A new working year means a whole lot of new medical events! Let’s see what the next couple of weeks have in store for us.

The 3 must-attend events in oncology this fall, still open for registration

  14th National Cancer Research Institute Cancer Conference 2018 (NCRI 2018) Location: Glasgow Start Date: November 4, 2018 End Date: November 6, 2018

“The NCRI Cancer Conference is the UK’s largest forum showcasing the latest advances in cancer research. The Conference provides a platform for researchers, clinicians, people affected by cancer and industry representatives to come together to discuss, present and showcase high-quality research. Informative and interactive educational sessions attract over 1,500 delegates each year and create the ideal setting to establish new collaborations with key stakeholders in cancer research.”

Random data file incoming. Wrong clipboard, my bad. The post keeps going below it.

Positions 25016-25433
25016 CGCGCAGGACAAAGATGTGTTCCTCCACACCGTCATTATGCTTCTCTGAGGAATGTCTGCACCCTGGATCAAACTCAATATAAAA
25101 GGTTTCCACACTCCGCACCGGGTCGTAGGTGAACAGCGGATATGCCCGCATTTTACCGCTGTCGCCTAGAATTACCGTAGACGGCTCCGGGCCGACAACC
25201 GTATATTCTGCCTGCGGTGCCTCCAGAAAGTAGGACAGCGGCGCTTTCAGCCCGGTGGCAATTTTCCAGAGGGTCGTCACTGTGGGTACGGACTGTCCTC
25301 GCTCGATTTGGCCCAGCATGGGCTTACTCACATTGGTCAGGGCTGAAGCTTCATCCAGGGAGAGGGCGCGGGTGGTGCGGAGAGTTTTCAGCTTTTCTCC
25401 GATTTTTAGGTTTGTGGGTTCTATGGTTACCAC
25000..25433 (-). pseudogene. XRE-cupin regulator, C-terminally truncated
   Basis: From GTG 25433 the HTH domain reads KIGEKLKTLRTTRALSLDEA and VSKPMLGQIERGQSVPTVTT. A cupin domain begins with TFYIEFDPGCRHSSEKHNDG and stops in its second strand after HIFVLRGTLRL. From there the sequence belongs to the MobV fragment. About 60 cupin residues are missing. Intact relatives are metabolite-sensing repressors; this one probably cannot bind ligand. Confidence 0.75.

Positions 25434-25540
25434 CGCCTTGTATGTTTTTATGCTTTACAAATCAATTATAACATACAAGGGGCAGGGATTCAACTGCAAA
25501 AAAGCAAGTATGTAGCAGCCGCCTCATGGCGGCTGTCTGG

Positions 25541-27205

Mayo Clinic Cancer Center – Thoracic Oncology Update 2018 Location: Phoenix, AZ US Start Date: November 9, 2018 End Date: November 10, 2018

“Thoracic malignancies represent the leading cause of cancer death in the United States. This continuing medical education activity will focus on recent developments in medical, surgical, radiation and medical oncologic care of patients with malignancies of the chest. The conference will emphasize recent developments in molecular pathways of carcinogenesis and immunobiology as well as novel surgical and interventional techniques. Important clinical advances and clinical trials including surgical, medical, radiation and palliative management will be presented by a distinguished faculty.”

  2nd Annual Paris Breast Cancer Conference™ 2018 (ECBC 2018) Location: Paris Start Date: November 16, 2018 End Date: November 17, 2018